9. It’s the economy, stupid!  I went to one of the Democratic primary debates and I was surprised how little the economy was discussed.  Coakley, in particular, was more interested in touting her record as a defender of human rights and civil liberties than providing any original ideas on getting people back to work.  I got the feeling she was just where she was most comfortable – serving as Attorney General of Massachusetts.  The only Democratic primary candidate that made the economy the centerpiece of his campaign was Steve Pagliuca and he had little chance of winning over the party faithful (see point #2 above).
  10. And, yes, we are worried about what Congress has cooked up on healthcare.  Do you really know what’s in the bill?  If so, drop me a note and let me know why I should want it.  I’m not a reactionary on the subject but, quite frankly, I don’t have any faith that Congress and the army of Capital Hill lobbyists is capable of cooking up a healthcare bill that is rational and cost-effective.  (If you’re interested in my position go here.)  Brown cleverly exploited our unease about the bill while Coakley was stuck touting the party line.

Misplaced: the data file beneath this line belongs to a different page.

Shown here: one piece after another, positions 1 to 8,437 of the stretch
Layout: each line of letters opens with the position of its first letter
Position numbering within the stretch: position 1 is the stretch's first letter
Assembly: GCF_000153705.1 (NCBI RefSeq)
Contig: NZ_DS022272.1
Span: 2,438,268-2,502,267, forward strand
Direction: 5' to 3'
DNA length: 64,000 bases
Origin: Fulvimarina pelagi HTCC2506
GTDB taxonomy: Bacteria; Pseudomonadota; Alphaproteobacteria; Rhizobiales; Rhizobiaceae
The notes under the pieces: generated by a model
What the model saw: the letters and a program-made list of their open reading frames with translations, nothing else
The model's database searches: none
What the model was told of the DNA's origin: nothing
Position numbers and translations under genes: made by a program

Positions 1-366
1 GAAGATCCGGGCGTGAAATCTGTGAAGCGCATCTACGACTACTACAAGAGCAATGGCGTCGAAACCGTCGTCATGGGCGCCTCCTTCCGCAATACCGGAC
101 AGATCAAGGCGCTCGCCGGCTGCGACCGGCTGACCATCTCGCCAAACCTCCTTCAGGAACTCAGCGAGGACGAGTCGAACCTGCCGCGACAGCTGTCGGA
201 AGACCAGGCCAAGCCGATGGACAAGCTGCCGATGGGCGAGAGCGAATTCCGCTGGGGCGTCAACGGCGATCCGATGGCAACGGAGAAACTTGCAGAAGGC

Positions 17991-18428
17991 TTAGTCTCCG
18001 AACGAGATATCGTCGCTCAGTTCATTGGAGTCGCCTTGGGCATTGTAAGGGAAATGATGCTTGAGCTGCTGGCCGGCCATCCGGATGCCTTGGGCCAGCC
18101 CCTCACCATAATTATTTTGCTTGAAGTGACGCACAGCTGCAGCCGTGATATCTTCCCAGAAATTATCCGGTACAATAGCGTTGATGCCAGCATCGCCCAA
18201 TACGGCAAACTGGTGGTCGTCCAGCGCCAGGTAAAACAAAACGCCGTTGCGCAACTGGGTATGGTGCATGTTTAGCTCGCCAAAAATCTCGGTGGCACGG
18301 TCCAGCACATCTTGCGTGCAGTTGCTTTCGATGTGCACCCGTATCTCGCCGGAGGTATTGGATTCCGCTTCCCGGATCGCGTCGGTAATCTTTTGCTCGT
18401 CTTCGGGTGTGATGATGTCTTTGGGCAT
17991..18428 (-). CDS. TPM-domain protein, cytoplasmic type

So, there you have it.  Democracy works.

There’s been so much written on this subject that I hesitate to add to the noise.  But a recent article brought me back.  The article – Healthcare’s a Difficult Case – by Thomas Donlan of Barron’s is really a review of the book The Healing of America: A Global Quest for Better, Cheaper, and Fairer Health Care (Penguin Press) by T.R. Reid.  Reid took his injured shoulder to doctors around the world to determine how each of the different systems works.  His shoulder is still not healed but he knows a lot more about the world’s healthcare systems.  Donlan believes Americans should read the book to better understand the tradeoffs that other societies make to get some form of universal healthcare.

I haven’t read the book but, in some ways, I’ve lived it.  I’m a Canadian living as a permanent resident in the U.S. who was raised in Aruba and lived in various corners of the globe.   I have a wide range of experiences with healthcare around the world and, fortunately, none of them have been bad.  For example, in 1982 I shattered my wrist (yes, shattered) in Saudi Arabia where it was expertly put back together by an Australian orthopaedic surgeon.  Back in Canada my rehabilitation was also expertly managed – and fully covered – by the “socialized” healthcare system.  That was almost 30 years ago and I haven’t had any problems with my wrist despite a 10+ year period as an active squash player.  Now my shoulder on the other hand…